For these various reasons it would seem advisable to take many of the cladograms and phylogenetic hypotheses dealing especially with earlier and less well-known taxa, with a small Siberian salt mine. The closer one gets to modern taxa, the more reliable findings may be, but even there is an element of uncertainty (as shown by the rival interpretations regarding myriapod, insect, and crustacean relationships, which may remain for some time to come.
"Myriapod-insect relationships as opposed to an insect-crustacean sister group relationship" - Wolfgang Dohle, Berlin (from abstract of paper)
"The homology of characters brought forward in favour of a close relationship between myriapods and insects (absence of second antennae, formation of Malpighian tubules, postantennal organs and tracheae) cannot well be established. These characters may be due to convergence. This is especially true for the tracheae.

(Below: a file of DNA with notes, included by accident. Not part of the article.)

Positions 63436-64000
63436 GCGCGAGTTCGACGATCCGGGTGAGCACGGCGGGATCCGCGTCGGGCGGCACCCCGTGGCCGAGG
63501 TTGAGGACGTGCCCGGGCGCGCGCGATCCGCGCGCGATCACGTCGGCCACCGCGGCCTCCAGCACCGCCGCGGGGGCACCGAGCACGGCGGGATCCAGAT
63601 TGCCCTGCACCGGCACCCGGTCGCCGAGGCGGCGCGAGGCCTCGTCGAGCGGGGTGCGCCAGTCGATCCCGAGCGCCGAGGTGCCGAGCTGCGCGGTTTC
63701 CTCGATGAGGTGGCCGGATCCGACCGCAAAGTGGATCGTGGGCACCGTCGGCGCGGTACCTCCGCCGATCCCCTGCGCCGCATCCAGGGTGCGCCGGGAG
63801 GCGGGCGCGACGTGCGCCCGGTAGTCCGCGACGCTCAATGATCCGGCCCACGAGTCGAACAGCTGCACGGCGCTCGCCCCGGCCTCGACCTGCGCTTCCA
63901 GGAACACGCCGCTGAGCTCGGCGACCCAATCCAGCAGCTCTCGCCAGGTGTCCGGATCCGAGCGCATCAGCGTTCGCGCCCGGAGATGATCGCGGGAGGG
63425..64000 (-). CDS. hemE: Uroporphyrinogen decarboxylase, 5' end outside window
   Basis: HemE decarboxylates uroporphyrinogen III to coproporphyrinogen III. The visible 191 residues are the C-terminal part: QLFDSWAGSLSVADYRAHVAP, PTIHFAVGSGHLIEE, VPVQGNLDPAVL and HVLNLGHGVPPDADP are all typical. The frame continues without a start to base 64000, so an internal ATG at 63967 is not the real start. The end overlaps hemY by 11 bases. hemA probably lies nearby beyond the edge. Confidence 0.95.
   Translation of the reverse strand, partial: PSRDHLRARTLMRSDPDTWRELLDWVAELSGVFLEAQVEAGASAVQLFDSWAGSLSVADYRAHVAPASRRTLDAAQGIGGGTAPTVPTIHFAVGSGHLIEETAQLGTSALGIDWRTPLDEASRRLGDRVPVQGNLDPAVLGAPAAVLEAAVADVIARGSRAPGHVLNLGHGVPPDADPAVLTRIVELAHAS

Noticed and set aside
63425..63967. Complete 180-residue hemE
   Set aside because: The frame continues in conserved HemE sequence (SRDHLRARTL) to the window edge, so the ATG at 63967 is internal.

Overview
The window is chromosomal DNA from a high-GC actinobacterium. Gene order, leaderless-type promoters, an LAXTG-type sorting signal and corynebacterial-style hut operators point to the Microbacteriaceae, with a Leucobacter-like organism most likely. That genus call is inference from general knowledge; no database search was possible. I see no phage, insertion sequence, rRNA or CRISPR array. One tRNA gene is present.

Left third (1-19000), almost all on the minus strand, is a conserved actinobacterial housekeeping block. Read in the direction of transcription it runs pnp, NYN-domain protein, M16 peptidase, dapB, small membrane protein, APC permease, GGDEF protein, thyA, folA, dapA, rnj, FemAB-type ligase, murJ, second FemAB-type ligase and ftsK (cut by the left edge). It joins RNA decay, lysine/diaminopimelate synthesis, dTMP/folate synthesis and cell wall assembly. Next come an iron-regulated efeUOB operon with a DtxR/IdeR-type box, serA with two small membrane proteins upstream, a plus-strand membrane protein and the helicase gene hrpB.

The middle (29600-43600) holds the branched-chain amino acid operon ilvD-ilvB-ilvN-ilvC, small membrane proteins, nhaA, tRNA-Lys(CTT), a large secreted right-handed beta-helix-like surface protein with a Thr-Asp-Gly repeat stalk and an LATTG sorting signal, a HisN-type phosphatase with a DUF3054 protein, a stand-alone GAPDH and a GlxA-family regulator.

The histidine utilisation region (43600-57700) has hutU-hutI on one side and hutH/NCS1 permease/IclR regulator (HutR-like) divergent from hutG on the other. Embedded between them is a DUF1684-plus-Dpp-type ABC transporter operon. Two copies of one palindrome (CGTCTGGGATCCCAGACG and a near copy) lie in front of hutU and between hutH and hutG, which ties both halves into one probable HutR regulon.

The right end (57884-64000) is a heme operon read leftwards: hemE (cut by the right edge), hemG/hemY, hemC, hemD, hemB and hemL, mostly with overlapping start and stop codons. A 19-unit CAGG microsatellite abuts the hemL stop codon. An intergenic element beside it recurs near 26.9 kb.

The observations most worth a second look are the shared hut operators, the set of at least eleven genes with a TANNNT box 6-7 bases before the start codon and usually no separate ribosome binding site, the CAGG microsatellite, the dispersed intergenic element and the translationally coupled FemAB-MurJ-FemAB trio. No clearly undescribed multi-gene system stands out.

In contrast, the homology and synapomorphy of characters combining insects and crustaceans, malacostracans in particular, ( axonogensis in early differentiating neurons, formation of neuroblasts, fine structure of ommatidia, expression patterns of the engrailed gene) seem to be much better substantiated. "
Book Review - Arthropod Fossils and Phylogeny - reviewed by Jonathan Adrain (Palaeontologica Electronica)
A Review of Arthropod Phylogeny- New Data Based on Ribosomal DNA ...
Systematics of the Arthropoda